Editor's note: Shawn Hilliary was named State Champion for FFA News Reporting at the 2019 Tulsa State Fair for this article and photo.
ELGIN - “That’s one small step for man, one giant leap for mankind.” As Neil Armstrong spoke these significant words, Americans across the country cheered for the progress of the United States space program. With the landing of Americans on the moon, the United States seemed to reach the pinnacle of progress in 1969. But for those involved in agriculture, another momentous occasion was unfolding. Delegates at the National FFA Convention in 1969 moved to allow female membership in the National Future Farmers of America. After intense debate, the motion passed by a two-vote margin.
ELGIN FFA'S FIRST FEMALE MEMBER
As the effects of this motion rippled across the country, females slowly gained acceptance in the FFA. However, it wasn’t until 1974 that the Elgin FFA Chapter welcomed its first female FFA member, Ann Shull Dodson. Dodson, a life-long Elgin resident, was raised on a cattle and sheep farm. “I lived in my daddy’s back pocket,” Dodson stated. “Whether it was moving cows or hauling hay, I couldn’t get enough of the farm life.” Dodson’s high school career was pretty typical for a female in the early 1970’s. “I worked for the school newspaper and played basketball for the first girls’ team to qualify for the state tournament from Elgin,” Dodson recalled. But the chance to wear the blue jacket was something she still dreamed of.
TIME FOR A CHANGE
Charles Spencer was the Elgin FFA Advisor in 1974 and knew that it was time to make a change. “There were already young ladies showing livestock through 4-H,” Spencer said. “Allowing them to take vocational agriculture classes was the logical decision.” Dodson enrolled in a freshman agriculture class with two fellow female students in 1974. “We worked hard that first year,” Dodson said. “We felt pressure to not only prove ourselves in the organization, but to recruit more girls to join the Elgin FFA Chapter.” Animal science and shop classes filled most of Dodson’s class schedule for the next four years. She exhibited cattle and lambs while also memorizing the FFA creed and judging livestock.
As her senior year approached, Dodson decided it was time for Elgin to have its first female chapter officer. “My mom encouraged me to run for chapter office,” Dodson explained. “She told me to get as many girls to the meeting as possible to make sure I had the votes.” Dodson had the votes and was elected as the Elgin FFA reporter. She spent the remainder of her senior year writing articles for the newspaper and working toward earning her State FFA Degree. At the end of her senior year, Dod- son hit another milestone accomplishment and became the first female Elgin FFA member to receive the Oklahoma State FFA Degree. “Walking across the stage at the state FFA convention in Gallagher-Iba Arena was one of the proudest moments of my life,” Dodson said. Dodson continued her education after high school and graduated from Cameron University with a degree in Physical Education. She became a coach and bus driver for Elgin Public Schools.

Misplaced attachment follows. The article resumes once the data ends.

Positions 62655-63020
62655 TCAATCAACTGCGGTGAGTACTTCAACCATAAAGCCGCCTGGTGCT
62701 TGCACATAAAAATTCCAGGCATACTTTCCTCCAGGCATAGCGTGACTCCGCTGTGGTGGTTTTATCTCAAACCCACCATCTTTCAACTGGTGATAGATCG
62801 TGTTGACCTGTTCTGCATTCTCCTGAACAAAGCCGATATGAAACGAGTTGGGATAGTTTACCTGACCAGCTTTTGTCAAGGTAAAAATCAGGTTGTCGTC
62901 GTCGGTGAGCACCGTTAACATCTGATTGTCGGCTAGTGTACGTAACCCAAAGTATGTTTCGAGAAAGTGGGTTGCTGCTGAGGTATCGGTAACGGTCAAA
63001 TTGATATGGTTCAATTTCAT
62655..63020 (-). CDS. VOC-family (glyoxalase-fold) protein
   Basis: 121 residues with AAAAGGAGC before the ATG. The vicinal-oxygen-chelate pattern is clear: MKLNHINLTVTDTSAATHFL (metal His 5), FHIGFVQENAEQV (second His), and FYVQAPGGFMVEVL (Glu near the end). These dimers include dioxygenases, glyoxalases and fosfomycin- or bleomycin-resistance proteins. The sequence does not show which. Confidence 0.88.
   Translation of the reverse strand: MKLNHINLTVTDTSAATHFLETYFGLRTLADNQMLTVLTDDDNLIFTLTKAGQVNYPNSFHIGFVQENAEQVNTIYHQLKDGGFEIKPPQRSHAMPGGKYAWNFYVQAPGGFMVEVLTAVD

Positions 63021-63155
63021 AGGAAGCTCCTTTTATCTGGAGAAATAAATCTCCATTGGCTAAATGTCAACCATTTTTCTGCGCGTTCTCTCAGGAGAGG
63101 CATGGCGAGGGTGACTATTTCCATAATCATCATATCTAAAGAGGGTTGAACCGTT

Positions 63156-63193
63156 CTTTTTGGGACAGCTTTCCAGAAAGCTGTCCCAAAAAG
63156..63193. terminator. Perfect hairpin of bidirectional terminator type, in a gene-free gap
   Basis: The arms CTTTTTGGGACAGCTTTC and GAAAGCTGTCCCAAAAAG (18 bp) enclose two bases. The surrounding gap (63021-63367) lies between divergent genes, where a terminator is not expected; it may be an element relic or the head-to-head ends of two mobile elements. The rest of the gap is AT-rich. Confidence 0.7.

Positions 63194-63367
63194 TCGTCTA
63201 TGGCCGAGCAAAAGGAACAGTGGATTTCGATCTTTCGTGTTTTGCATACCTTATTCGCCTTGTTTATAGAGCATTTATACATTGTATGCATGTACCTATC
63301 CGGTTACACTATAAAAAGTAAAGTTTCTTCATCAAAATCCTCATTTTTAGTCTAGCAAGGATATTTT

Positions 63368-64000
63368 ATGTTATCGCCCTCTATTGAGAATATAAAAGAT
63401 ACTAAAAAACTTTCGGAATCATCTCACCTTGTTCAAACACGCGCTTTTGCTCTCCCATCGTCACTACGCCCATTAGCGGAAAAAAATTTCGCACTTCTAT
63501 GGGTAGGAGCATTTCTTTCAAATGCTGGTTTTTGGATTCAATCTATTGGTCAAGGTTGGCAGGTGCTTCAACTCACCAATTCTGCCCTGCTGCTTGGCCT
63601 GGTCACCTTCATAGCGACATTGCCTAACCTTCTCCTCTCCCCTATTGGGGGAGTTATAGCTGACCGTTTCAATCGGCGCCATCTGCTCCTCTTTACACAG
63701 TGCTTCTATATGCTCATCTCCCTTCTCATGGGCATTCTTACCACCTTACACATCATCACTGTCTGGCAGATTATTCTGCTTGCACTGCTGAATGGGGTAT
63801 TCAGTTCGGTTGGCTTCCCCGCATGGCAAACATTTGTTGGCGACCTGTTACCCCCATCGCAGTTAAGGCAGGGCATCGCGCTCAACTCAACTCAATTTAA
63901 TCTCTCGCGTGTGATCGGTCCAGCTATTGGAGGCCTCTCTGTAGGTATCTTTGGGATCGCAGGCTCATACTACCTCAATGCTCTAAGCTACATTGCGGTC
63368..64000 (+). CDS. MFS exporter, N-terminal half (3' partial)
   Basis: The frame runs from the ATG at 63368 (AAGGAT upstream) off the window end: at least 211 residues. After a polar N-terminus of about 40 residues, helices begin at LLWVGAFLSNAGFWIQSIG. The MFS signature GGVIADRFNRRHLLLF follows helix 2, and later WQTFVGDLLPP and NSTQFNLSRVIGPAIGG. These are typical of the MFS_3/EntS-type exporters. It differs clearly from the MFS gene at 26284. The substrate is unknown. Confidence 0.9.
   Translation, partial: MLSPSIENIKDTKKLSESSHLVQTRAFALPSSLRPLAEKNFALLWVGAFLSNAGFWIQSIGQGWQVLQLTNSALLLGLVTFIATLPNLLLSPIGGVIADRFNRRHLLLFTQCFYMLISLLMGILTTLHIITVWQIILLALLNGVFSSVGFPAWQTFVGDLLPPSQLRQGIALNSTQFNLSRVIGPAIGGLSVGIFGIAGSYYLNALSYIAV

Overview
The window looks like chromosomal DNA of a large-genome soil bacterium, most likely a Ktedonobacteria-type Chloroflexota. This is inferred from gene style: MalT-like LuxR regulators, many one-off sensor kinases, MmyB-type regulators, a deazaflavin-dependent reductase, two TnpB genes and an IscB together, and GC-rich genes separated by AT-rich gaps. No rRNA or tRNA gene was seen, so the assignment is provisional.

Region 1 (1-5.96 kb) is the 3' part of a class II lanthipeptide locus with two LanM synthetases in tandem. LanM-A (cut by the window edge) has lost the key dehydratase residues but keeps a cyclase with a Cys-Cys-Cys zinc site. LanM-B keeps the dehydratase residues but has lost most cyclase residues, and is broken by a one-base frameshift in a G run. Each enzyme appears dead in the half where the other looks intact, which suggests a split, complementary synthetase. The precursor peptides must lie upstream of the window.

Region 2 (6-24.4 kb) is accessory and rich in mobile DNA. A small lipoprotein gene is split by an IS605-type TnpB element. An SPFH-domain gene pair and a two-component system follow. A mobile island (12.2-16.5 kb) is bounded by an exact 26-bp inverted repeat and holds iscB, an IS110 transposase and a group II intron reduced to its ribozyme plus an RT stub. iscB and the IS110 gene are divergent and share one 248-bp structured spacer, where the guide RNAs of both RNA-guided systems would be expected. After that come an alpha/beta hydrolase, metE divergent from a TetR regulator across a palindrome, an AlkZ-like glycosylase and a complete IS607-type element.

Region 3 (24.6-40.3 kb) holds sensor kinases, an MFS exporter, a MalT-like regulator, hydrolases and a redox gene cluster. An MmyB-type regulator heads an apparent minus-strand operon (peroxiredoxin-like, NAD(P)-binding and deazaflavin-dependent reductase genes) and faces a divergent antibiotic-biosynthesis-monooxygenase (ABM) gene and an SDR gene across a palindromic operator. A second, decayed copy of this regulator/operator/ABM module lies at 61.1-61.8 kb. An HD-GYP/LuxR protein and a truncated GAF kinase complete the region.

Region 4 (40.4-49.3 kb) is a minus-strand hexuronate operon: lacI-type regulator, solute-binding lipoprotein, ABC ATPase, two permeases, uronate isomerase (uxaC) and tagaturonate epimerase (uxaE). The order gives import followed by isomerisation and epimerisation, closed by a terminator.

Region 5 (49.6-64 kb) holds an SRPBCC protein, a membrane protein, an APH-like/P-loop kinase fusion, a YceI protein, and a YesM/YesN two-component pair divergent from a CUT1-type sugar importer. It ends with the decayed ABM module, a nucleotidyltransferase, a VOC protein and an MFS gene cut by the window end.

IN HER MOM'S FOOTSTEPS
But Dodson’s story doesn’t end there. Her daughter, Jean Ann Dodson, joined the Elgin FFA Chapter in 2001. Following in her mother’s footsteps, Jean Ann also earned her State FFA Degree. “I thought that earning my State FFA Degree was one of the proudest moments of my life, but I was wrong,” Dodson said. “Watching my daughter earn her degree was the proudest.” Trailblazers like Dodson have opened the doors for thousands of female FFA members. Today, females makeup 46% of FFA membership and hold 50% of all leadership positions. Joining FFA may have been one small step for Dodson, but it was one giant leap for Elgin’s female FFA members. The National FFA Organization provides leadership, personal growth and career success through agricultural education to 669,989 student members who belong to 8,630 local FFA chapters throughout the U.S., Puerto Rico and the U.S. Virgin Islands.